The following is a contributed article by Mike Henchen and Sherri Billimoria from the Rocky Mountain Institute.
Not all energy efficiency savings are created equal.
The traditional goals of energy efficiency have been to save money, improve health, and reduce environmental impacts. Historically, the way to achieve this goal was simple: reduce the amount of electricity and gas consumed in buildings, across the board.
Now, as the electric grid has gotten cleaner, achieving these three goals requires new approaches: Meaningfully reducing carbon emissions will require fuel-switching — increasing the amount of electricity consumed while decreasing fossil fuel use — and prioritizing efficiency at certain times more than others.
These statements may seem counterintuitive to traditional energy efficiency mindsets and programs but capturing these new opportunities can offer meaningful carbon reduction beyond simply reducing consumption across the board.
The grid is getting cleaner, providing new opportunities for emissions reductions
We have made immense progress at greening the electric grid, meaning that we can use electricity in new ways to achieve emissions reductions.
Ten years ago, our power system was dominated by coal. With such a carbon-intensive grid, reducing electricity in buildings was critical to emissions reductions, even more so than similar reductions in gas use.
The ever-cheaper supply of renewable energy resources, such as wind and solar power, has upended this thinking. Renewables are now expected to surpass coal on the U.S. power system as early as 2021, and the carbon dioxide pollution per unit of electricity is down 30% nationwide since 2005.
Fuel switching can save emissions — and will increase total electricity use
Because the electric grid is so much cleaner than it was previously, switching from gas-fired space and water heaters to highly-efficient electric heat pumps can save emissions. Adding new electricity demand will increase the number of kilowatt-hours consumed by a household, but it will reduce the amount of natural gas or heating oil used — and reduce emissions.
Traditional energy efficiency looked separately at the kilowatt-hours of electricity and therms of natural gas consumed, separately valuing reductions in both categories. By widening the lens to look at total energy usage or total emissions, we can see that fuel-switching can achieve the same goals as traditional energy efficiency: improving health, saving money and reducing emissions.
Demand flexibility provides further opportunities for emissions reductions
While the electric grid has gotten far cleaner overall, the emissions from electricity can vary significantly depending on time of day. This means that reducing customer emissions depends not just on using less electricity, but on when customers use their electricity.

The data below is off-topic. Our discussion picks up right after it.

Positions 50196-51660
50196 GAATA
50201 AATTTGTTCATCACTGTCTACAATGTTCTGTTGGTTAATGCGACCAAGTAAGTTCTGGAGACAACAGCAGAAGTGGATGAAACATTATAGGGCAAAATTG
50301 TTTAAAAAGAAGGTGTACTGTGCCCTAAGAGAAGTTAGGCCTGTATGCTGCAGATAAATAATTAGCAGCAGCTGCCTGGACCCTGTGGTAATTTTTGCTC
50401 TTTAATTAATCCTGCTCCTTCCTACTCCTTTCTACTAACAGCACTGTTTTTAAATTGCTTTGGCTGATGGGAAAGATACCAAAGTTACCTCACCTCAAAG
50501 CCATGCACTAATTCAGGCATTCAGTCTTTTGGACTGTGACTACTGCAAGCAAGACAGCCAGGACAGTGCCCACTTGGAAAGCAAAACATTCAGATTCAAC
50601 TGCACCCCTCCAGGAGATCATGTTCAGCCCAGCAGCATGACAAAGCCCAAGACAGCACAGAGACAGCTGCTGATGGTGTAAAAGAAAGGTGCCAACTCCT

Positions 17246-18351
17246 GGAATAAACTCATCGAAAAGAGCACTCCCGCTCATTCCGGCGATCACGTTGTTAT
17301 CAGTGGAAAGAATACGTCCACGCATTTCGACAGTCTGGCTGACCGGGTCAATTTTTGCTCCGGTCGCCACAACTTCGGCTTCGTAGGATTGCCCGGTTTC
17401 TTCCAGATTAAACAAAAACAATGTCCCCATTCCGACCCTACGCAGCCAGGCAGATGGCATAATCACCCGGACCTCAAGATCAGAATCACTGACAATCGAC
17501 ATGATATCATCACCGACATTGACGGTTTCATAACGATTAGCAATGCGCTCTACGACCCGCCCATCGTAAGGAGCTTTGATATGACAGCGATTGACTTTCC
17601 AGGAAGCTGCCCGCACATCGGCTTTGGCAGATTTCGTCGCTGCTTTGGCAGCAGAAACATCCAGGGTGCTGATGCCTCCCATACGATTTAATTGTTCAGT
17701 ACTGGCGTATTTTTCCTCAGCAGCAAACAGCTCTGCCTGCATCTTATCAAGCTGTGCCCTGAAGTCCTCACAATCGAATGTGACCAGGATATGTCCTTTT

For example, in California, customers need to shift their usage to the midday hours with abundant solar energy and reduce usage in evening hours when demand is high and electricity is dirtier. Shifting usage, in addition to reducing overall consumption, must be part of our overall efficiency strategy.
Many electric devices, including new electric loads, have flexible energy demand that can be matched to availability of clean power sources. For example, water heaters and electric vehicles can be programmed to shift their energy consumption to times when clean power is abundant. When this flexible demand is coupled with time-varying rate design, customers also have the opportunity to save on their electric bills.
More sophisticated energy management platforms allow us to approach shaping energy demand in buildings as a resource — providing services to grid, just like more traditional resources such as power plants. Properly valuing these services could unlock new investments in resources including smart appliances, programmable thermostats and new high-efficiency electric heat pumps.
Standards need to change to reflect benefits of fuel-switching
In order to capture the many benefits of fuel-switching and load-shaping, we also need to rethink some of the existing policies that govern efficiency. Many well-intentioned efficiency policies can hinder these new opportunities to optimize our energy use and reduce emissions.
For example, in some parts of the country, energy efficiency resource standards focus on reducing electricity use as opposed to total energy use from all fuels, thereby missing an opportunity to value the efficiency savings from electrification. Many states have policies that prevent or disincentivize fuel-switching, hindering efforts to move away from gas-powered appliances to those powered by clean electricity.
Shifting programs and policies to better reflect our core priorities — reducing emissions and saving money — can allow energy efficiency programs to have bigger impacts.
Ultimately, energy optimization is about turning our homes, businesses, hospitals, schools and other buildings into contributors to our personal and collective health and wealth by reducing overall energy use and aligning remaining energy use to take advantage of the availability of clean, zero-carbon energy sources.
As clean electricity has become abundant and cheap, the options to achieve that vision have expanded, and we must ensure our energy efficiency strategies and programs take advantage of these new opportunities.